Bank accused of perjury by Master of High Court sees case against solicitor struck out
The Master of the High Court Edmond Honohan has struck out a case brought by AIB against a solicitor over her alleged failure to comply with legal undertakings in relation to clients' mortgages with the bank.
Mr Honohan - who recently sought to have affidavits sworn by AIB officials in the case referred to the DPP for alleged perjury - said he took the view this was simply an attempt by AIB to obtain €2m in insurance compensation against a company which may or may not have provided professional cover for now struck-off solicitor Angela Farrell, who is based in Dublin.
The attempt had however "has fallen flat on its face", he said.
AIB has since obtained an injunction preventing the Master from referring papers in the case to the DPP.
One of the the Master's functions is to make sure papers in cases on their way to full hearing in the High Court are in order.
Yesterday, he refused an application from Niall Ó'hUiginn BL, for AIB plc and AIB Mortgage Bank, to send special summonses in the Farrell case for hearing in the High Court judges' list after counsel argued everything was in order and the matter should be transferred.
He said as he had a duty not only to ensure papers in a case are ready but that prima facie case of perjury is brought to the attention of the authorities.
"I am going to be very nice to the bank and offer them a great way out here by striking out the summonses and I think they should be very careful as to where it goes from here".
Earlier, Mr Honohan invited Mr O'hUiginn to withdraw the High Court injunction the bank had obtained against him last month preventing the referral of the matter to the DPP as well as its application that he (Master) no power under court rules to inquire into the substantive merits of affidavits before him.
When Mr O'hUiginn said his instructions were to proceed with the case, Mr Honohan said he had to now consider whether the case against Ms Farrell was now moot, or pointless, given she was no longer a solicitor and has also been declared a bankrupt.
Mr O'hUiginn said Ms Farrell was a still a solicitor when AIB issued proceedings against her and she may have insurance in place. The bank may get the services of another solicitor to deal with the undertakings but these issues would be for a hearing in the High Court to deal with, he said.
Mr Honohan then asked Mr OhUiginn to read out the affidavits sworn by two AIB officials which he said showed prima facie evidence of perjury- a claim strongly denied by both officials and which, counsel said, was based on speculation and was improper.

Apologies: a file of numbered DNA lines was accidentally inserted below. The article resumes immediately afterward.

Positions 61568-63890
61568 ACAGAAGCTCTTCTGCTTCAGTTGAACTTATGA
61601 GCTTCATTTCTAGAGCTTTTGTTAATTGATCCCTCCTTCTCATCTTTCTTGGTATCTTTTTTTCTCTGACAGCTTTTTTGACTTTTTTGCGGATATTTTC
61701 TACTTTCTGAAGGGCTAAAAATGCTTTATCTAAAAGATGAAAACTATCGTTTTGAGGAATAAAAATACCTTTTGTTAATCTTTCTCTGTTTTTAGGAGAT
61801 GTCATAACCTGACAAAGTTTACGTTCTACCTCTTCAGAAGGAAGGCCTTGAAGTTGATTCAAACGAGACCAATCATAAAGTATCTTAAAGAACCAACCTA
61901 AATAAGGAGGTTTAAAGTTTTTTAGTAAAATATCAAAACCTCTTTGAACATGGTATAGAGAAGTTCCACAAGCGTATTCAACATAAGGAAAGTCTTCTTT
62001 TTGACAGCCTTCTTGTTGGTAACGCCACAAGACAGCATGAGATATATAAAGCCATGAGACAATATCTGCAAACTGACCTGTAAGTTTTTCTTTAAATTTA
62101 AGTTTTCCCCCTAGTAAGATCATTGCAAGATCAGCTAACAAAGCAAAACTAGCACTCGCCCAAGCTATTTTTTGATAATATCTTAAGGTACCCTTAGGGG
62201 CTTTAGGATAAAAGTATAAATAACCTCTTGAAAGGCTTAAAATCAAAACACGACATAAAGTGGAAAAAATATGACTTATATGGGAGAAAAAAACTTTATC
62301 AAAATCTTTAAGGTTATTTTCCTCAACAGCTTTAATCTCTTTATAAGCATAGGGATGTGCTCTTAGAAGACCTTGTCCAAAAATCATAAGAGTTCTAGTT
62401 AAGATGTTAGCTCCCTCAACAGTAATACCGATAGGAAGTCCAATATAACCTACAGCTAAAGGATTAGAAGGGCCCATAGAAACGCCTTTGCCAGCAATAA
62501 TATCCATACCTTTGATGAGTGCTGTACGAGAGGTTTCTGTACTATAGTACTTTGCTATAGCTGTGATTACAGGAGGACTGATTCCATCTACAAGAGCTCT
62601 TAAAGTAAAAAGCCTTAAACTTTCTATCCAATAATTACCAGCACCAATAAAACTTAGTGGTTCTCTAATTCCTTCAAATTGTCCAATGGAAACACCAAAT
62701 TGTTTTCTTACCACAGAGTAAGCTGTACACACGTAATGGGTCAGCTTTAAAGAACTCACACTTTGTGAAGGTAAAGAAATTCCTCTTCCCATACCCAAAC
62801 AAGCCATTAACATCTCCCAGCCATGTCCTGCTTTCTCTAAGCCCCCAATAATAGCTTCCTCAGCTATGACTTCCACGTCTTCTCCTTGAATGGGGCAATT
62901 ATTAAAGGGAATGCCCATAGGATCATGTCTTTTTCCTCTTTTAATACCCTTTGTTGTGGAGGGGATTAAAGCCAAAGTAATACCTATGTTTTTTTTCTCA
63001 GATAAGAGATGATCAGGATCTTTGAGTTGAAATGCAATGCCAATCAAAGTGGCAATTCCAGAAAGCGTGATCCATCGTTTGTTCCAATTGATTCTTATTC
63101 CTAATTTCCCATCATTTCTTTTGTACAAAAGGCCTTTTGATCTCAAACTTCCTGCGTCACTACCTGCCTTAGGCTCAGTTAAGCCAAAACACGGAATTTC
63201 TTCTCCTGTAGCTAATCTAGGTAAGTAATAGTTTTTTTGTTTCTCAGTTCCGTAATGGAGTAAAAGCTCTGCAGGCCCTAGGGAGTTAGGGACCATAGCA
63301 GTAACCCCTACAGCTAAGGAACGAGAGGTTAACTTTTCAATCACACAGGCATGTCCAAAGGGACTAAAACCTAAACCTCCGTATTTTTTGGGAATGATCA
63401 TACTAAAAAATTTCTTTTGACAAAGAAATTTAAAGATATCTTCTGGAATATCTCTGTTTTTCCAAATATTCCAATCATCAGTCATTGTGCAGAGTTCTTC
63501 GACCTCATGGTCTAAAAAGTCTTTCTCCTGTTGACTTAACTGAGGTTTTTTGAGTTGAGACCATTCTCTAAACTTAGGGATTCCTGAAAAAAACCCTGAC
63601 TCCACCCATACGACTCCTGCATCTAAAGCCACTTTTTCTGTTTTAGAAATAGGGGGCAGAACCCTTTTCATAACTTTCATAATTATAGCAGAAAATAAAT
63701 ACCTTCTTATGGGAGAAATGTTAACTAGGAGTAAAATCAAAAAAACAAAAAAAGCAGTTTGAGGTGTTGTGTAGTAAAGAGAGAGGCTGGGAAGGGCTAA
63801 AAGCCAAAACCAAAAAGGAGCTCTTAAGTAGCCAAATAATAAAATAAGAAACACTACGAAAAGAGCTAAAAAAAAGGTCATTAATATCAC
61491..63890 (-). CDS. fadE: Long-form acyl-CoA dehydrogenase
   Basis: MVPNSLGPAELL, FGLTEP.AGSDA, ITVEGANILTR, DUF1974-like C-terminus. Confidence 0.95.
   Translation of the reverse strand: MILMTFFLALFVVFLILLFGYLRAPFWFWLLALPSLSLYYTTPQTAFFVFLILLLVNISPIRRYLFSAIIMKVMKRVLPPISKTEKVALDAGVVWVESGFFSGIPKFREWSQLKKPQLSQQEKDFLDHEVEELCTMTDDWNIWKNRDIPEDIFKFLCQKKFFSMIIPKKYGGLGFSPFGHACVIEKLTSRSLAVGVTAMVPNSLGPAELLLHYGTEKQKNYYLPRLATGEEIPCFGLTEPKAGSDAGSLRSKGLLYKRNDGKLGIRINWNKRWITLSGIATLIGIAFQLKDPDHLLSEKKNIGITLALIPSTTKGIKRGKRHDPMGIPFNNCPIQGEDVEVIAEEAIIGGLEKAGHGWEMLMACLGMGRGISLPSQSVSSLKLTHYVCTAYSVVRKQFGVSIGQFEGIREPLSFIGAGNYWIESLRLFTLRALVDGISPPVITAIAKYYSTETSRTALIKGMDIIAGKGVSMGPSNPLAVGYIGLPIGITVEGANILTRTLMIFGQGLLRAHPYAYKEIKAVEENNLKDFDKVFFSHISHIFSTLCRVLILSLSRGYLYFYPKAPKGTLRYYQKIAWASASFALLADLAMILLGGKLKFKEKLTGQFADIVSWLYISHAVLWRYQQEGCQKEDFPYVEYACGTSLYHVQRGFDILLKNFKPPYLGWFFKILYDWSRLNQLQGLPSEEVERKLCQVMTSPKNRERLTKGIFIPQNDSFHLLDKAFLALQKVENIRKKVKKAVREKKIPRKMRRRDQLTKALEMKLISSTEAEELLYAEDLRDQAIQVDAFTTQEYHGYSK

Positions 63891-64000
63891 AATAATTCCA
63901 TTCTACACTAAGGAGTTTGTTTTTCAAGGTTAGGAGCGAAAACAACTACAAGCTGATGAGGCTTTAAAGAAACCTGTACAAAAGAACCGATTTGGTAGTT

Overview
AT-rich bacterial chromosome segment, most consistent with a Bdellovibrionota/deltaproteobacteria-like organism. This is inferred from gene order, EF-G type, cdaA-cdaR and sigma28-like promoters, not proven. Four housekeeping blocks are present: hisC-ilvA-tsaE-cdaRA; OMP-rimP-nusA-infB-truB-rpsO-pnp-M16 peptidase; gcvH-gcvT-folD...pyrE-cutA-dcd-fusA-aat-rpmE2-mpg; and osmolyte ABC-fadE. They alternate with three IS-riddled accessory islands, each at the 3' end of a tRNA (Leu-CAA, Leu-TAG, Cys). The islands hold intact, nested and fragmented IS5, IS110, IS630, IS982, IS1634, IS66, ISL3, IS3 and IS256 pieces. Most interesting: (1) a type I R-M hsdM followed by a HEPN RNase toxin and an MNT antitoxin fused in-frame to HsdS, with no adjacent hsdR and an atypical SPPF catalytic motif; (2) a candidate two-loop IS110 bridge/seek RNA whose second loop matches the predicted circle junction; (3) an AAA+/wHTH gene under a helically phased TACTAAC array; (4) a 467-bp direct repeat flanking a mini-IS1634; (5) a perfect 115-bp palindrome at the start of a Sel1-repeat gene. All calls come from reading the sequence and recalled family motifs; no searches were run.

As Mr O'hUiginn read affidavits of the first official, Lynn Hogan, of AIB Financial Services, Mr Honohan said they did not comply with court rules as they did not contain Ms Hogan's "place of abode" and gardai would have difficulty finding her (for an alleged perjury investigation). Mr O'hUiginn said there was discretion not to include a home address.
Mr Honohan also there was a clear prima facie case for perjury because Ms Hogan's first affidavit said nothing had been done by Ms Farrell in relation to six legal undertakings whereas a later affidavit stated there were only three undertakings outstanding.
There may have been "some unseen hand" at work in the first affidavit but this was a "180 degree turn", Mr Honahan said.
Mr Honohan also complained AIB came before the court both as AIB plc and AIB Mortgage Bank which represented "multi-party litigation" and the rules of court did not allow for that, which Mr O hUiginn also disputed.
Mr Honohan said the bank had also failed to mitigate its loss and was effectively involved in "unjust enrichment" because it had not stated whether it was in a position to enforce security over the mortgages of the borrowers Ms Farrell was acting for.
In relation to affidavits sworn by the second AIB official, Jim O'Keefe, managing director of AIB Mortgage Bank, he said these also showed a prima facie case for perjury, which was also denied by counsel for AIB.
The solicitor, Ms Farrell, in asking the court to adjourn AIB's application to transfer the matter to the judges' list, said AIB's action against her was unfair and the papers in it were not ready.